bipedalism

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bipedalism

a mode of locomotion found in many primates (particularly man) and birds, in which only the hind limbs are used in walking. True bipedalism (i.e. where locomotion is normally bipedal) has required evolutionary changes to the vertebral column and pelvis, with their associated musculature. A principal advantage of bipedalism would seem to be that the forelimbs can become modified for a nonwalking function, e.g. tool handling in man, flight in birds.
References in periodicals archive ?
Differential reinforcement of an incompatible response (social attention for upright walking) should decrease socially stigmatizing ambulation because the incompatible responses are functionally equivalent.
Some researchers argue upright walking evolved as an efficient way to move between patches of shrinking forest, while others claim the need to free up the hands led to a two-legged stance.
But other foot features--including long, curved little toes--indicate that a skeletal system for upright walking had not fully evolved in Lucy's kind, Jungers asserts.
Ardi also raises questions about the origin of two-legged upright walking, considered a defining feature of the human evolutionary family.
ramidus was, in fact, a woodland with forest patches, where grasses were rare, then it's unlikely that the increased presence of grassy environments were the driving force behind the origin of upright walking in early human ancestors.
If Ardipithecus adopted upright walking in a big way and was a precursor of the human lineage, Hawks posits, "it could be the first hominid or perhaps even the common ancestor of humans and chimps--if we take genetic studies seriously." DNA analyses suggest that people and chimps split from a common ancestor between 5 million and 4.5 million years ago, around Ardi's time.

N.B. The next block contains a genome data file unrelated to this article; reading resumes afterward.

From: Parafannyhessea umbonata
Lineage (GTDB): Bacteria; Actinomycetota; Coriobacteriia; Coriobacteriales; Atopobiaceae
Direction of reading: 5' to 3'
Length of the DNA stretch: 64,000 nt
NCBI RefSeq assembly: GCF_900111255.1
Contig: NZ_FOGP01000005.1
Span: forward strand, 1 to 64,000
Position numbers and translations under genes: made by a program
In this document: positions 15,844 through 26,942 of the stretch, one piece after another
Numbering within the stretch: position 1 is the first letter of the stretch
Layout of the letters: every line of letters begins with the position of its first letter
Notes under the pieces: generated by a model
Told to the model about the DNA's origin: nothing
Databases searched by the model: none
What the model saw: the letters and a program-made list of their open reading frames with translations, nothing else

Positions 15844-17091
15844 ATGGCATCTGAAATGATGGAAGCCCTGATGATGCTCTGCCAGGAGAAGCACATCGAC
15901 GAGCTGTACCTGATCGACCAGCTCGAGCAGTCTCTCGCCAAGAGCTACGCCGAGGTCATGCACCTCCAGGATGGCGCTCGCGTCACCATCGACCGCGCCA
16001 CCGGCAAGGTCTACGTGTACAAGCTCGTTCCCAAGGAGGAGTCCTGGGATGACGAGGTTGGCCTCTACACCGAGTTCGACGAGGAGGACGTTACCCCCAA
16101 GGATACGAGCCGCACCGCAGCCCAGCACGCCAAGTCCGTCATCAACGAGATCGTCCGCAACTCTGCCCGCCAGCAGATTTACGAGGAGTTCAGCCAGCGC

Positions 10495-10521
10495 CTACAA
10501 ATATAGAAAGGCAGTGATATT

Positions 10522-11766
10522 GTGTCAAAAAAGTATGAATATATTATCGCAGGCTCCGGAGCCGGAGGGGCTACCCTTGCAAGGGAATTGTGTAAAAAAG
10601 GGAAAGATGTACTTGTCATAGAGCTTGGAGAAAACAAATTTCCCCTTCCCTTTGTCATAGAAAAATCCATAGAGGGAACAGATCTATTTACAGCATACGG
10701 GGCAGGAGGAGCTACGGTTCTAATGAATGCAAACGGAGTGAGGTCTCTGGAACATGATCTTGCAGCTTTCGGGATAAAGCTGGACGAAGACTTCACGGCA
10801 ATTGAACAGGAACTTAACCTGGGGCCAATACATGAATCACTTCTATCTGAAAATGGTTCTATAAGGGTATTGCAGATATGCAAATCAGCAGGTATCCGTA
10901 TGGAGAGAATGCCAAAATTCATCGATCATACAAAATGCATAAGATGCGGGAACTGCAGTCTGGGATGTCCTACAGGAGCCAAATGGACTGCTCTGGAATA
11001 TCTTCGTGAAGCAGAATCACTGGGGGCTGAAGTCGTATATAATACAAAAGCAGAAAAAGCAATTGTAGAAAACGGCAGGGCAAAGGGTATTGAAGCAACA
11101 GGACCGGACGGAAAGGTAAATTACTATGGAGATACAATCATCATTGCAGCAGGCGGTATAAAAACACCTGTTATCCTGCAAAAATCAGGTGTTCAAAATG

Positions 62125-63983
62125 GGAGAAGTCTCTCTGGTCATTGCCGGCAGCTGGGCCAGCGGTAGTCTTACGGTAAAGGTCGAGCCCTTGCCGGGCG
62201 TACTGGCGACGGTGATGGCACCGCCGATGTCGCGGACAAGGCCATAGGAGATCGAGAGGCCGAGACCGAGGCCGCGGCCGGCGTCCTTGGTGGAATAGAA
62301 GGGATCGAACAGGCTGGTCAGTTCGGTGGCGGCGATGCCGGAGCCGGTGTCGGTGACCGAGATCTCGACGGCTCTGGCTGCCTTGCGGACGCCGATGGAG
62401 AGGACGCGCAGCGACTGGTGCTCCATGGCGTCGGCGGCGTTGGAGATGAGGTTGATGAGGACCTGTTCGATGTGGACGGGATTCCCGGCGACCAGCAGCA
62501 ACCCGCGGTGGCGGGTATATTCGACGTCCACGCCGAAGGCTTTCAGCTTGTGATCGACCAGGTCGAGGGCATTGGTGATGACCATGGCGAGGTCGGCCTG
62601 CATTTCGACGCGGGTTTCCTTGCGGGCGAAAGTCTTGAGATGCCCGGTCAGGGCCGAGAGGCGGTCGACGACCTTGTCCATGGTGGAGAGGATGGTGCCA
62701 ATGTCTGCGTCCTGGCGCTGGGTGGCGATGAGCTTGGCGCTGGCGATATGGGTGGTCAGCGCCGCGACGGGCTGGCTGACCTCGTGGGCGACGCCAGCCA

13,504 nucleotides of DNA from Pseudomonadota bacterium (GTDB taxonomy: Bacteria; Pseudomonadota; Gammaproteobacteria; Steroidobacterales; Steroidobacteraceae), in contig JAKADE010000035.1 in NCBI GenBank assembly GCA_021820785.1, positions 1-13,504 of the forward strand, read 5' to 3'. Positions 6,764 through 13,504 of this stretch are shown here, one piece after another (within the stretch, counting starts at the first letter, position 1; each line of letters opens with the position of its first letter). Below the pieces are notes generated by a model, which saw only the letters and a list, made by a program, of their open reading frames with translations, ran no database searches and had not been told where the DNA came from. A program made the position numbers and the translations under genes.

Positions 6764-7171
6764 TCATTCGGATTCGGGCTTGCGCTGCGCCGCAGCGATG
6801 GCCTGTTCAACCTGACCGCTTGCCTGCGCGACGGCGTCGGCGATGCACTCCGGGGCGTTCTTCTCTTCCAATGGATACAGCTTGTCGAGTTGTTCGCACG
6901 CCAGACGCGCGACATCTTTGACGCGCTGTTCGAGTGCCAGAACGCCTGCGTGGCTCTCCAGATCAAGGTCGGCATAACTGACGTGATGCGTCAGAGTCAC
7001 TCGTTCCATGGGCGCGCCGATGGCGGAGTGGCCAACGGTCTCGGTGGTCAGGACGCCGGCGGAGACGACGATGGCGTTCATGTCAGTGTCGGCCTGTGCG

Ardi displays an unexpected mix of apelike and monkeylike traits suitable for both tree climbing and upright walking. Overall, Ardipithecus looks unlike any living primate, White adds.
"It's supposed to be a powerfully built upright walking ape.
If upright walking originated in ancient apes, different styles of two-legged striding apparently evolved later in various hominid species, remark Paul O'Higgins and Sarah Elton, anatomists at Hull York Medical School in England, in an editorial published with the Thorpe team's paper.
"Orangutans have developed a unique way of coping with these problems; they move in an irregular way which includes upright walking, four-limbed suspension from branches and tree-swaying, whereby they move branches backwards and forwards, with increasing magnitude, until they are able to cross large gaps between trees," according to Dr Susannah Thorpe, from the University of Birmingham's School of Biosciences.
He plans to examine the limb joints to test the theory--so far, based only on the foot bones--that this creature combined upright walking with considerable tree climbing.
The arched 'rigid' foot of modern humans - thought to have appeared approximately 1.8 million years ago - is best adapted for upright walking, but scientists have found that early humans once had 'flexible' feet and could have walked on the ground some years earlier.